the sale took place Southwest Airlines offered Neeleman to
work for them as an Executive Vice President. Neeleman
agreed to take the offer but after one year he left Southwest
Airlines because he wasn’t able to work within a team so he
decided to establish his own airline company. Before he left
Southwest Airlines, he signed on a five year non-compete
agreement.

Neeleman then founded an airline company in Canada called


West Jet. He also gained 22 million dollars from the sale
took place in 1999 of a developed online reservation system
to Hewlett-Packard. In 1998 the non-compete agreement
expired, Neeleman started arranging his lawyer for a new
business called JetBlue.

Neeleman used the biggest five investors in Morris Air to


raise a 30 million dollar capital before the first plane take off
he even asked for more money from the investors, the
investors didn’t refuse because they were amazed by the
huge success he achieved in Morris Air.

For him to be able to take strategically decisions he started


viewing and observing the airline business. Neeleman saw
that John F. Kennedy international airport in New York was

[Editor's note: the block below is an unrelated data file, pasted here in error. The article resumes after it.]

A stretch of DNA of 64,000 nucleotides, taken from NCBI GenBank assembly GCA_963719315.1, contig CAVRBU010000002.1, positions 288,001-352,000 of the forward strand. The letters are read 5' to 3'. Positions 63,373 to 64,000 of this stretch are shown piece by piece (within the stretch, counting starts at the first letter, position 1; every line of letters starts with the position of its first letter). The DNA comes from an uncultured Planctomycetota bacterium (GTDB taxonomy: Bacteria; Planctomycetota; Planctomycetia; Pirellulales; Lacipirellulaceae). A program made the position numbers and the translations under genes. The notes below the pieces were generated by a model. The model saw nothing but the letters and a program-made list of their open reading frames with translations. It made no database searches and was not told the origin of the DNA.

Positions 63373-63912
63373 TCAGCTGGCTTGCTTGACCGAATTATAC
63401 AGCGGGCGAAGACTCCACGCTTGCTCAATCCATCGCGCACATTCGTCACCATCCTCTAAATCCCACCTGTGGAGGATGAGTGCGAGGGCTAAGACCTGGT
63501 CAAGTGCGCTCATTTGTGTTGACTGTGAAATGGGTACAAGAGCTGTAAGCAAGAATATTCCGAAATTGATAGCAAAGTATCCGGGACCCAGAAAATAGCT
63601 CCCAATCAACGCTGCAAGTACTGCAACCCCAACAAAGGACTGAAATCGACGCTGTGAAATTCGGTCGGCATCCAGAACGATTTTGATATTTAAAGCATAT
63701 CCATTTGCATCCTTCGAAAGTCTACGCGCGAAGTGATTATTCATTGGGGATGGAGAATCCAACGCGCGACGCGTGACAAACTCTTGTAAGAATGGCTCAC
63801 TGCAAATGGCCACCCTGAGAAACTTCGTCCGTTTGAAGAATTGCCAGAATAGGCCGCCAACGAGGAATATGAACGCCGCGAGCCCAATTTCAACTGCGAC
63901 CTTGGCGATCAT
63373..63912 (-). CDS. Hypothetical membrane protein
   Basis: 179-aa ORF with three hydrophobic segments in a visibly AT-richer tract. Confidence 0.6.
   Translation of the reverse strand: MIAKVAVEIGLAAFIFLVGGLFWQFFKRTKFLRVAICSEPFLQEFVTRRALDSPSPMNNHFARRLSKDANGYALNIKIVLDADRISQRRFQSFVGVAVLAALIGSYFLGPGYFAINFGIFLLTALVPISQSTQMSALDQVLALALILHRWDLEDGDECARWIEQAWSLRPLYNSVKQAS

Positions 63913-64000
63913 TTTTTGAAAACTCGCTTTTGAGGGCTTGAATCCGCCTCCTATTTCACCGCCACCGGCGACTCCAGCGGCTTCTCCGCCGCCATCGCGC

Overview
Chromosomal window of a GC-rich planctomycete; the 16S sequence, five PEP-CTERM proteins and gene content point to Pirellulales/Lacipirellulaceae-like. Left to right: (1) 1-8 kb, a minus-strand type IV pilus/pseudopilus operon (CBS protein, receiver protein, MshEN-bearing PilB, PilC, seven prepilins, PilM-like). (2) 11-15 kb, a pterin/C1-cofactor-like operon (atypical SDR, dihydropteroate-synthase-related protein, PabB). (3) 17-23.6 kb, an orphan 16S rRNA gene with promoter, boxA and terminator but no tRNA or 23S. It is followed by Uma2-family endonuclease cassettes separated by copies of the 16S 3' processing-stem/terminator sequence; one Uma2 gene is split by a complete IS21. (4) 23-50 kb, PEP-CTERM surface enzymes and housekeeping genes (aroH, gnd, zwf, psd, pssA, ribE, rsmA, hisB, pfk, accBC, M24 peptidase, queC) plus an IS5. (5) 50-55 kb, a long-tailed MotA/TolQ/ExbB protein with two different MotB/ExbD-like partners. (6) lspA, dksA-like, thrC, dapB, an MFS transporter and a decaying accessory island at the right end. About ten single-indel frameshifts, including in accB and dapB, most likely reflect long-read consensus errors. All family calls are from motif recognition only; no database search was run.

the best place to locate his airline, he thought that since
most of the flights arriving to or leaving from JFK is
international then the competition with local flights will be
weak, he also tried to focus on the weak and poor served
location and areas.
He didn’t serve a lot of routes, he focused just on the routes
that had few competitors and tried to serve it, examples of
these areas are Florida, West Coast, and Northeast.
Neeleman was able to cut the cost of the flights through
using the right technology and equipment; he also
performed a study for the industry to be able to cut the
prices of the flights between New York and any location.
For Neeleman to achieve his objectives he had to seek the
help of the professionals, so he started with hiring Dave